Make cities and human settlements inclusive, safe, resilient and sustainable
The world is becoming increasingly urbanized. Since 2007, more than half the world’s population has been living in cities, and that share is projected to rise to 60 per cent by 2030. Cities and metropolitan areas are powerhouses of economic growth—contributing about 60 per cent of global GDP. However, they also account for about 70 per cent of global carbon emissions and over 60 per cent of resource use. Rapid urbanization is resulting in a growing number of slum dwellers, inadequate and overburdened infrastructure and services (such as waste collection and water and sanitation systems, roads and transport), worsening air pollution and unplanned urban sprawl. To respond to those challenges, 150 countries have developed national urban plans, with almost half of them in the implementation phase. Ensuring that those plans are well executed will help cities grow in a more sustainable and inclusive manner.
Rapid urbanization and population growth are outpacing the construction of adequate and affordable housing
The proportion of the urban population living in slums worldwide declined by 20 per cent between 2000 and 2014 (from 28 per cent to 23 per cent). That positive trend recently reversed course, and the proportion grew to 23.5 per cent in 2018. The absolute number of people living in slums or informal settlements grew to over 1 billion, with 80 per cent attributed to three regions: Eastern and South- Eastern Asia (370 million), sub-Saharan Africa (238 million) and Central and Southern Asia (227 million). An estimated 3 billion people will require adequate and affordable housing by 2030.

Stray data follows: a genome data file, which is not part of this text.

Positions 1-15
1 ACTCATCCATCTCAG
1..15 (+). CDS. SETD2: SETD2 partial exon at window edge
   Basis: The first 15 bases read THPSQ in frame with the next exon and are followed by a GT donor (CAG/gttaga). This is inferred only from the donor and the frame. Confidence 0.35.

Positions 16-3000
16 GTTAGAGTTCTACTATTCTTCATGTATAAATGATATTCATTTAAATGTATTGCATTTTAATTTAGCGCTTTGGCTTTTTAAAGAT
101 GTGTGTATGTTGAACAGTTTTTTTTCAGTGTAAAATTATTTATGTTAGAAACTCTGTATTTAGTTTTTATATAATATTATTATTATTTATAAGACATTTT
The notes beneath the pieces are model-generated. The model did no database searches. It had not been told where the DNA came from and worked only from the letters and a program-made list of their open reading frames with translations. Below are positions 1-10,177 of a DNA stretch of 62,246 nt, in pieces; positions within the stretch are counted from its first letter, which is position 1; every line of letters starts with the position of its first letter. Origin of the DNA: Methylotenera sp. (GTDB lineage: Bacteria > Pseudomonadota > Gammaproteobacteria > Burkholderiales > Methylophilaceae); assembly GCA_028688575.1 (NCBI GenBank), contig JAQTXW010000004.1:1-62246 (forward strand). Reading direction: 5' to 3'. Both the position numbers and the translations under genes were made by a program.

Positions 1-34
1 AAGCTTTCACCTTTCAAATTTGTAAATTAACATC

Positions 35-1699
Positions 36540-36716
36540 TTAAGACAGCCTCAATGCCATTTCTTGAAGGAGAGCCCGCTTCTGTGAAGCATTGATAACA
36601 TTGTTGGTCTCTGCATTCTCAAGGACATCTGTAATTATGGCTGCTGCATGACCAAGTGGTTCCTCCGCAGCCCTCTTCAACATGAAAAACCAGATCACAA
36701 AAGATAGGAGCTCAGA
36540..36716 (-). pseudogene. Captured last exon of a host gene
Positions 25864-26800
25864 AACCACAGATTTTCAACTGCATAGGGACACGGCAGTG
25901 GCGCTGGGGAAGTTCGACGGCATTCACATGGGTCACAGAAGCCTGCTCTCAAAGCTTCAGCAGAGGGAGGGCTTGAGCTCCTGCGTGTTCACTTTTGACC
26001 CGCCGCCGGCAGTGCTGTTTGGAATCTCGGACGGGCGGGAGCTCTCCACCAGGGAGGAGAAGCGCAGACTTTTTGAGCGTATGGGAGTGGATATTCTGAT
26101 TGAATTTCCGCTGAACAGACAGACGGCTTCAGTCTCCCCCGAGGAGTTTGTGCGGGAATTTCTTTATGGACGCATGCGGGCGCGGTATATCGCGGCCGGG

The growing number of slum dwellers is the result of both urbanization and population growth that are outpacing the construction of new affordable homes. Adequate housing is a human right, and the absence of it negatively affects urban equity and inclusion, health and safety, and livelihood opportunities. Renewed policy attention and increased investments are needed to ensure affordable and adequate housing for all by 2030.
Urban population living in slums or informal settlements, 2018 (millions of people)
Access to public transport is increasing, but faster progress is needed in developing regions
Public transport is an essential service for urban residents and a catalyst for economic growth and social inclusion. Moreover, with ever-increasing numbers of people moving to urban areas, the use of public transport is helping to mitigate air pollution and climate change. According to 2018 data from 227 cities, in 78 countries, 53 per cent of urban residents had convenient access to public transport (defined as residing within 500 metres walking distance of a bus stop or a low-capacity transport system or within 1,000 metres of a railway and/ or ferry terminal). In most regions, the number of people using public transport rose by nearly 20 per cent between 2001 and 2014. Sub-Saharan Africa lagged behind, with only 18 per cent of its residents having convenient access to public transport. In some regions with low access, informal transport modes are widely available and, in many cases, provide reliable transport. Stronger efforts are needed to ensure that sustainable transport is available to all, particularly to vulnerable populations such as women, children, seniors and persons with disabilities.
Share of population with convenient access to public transport, 2018 (percentage)
* Excludes Australia and New Zealand.
Municipal waste is mounting, highlighting the growing need for investment in urban infrastructure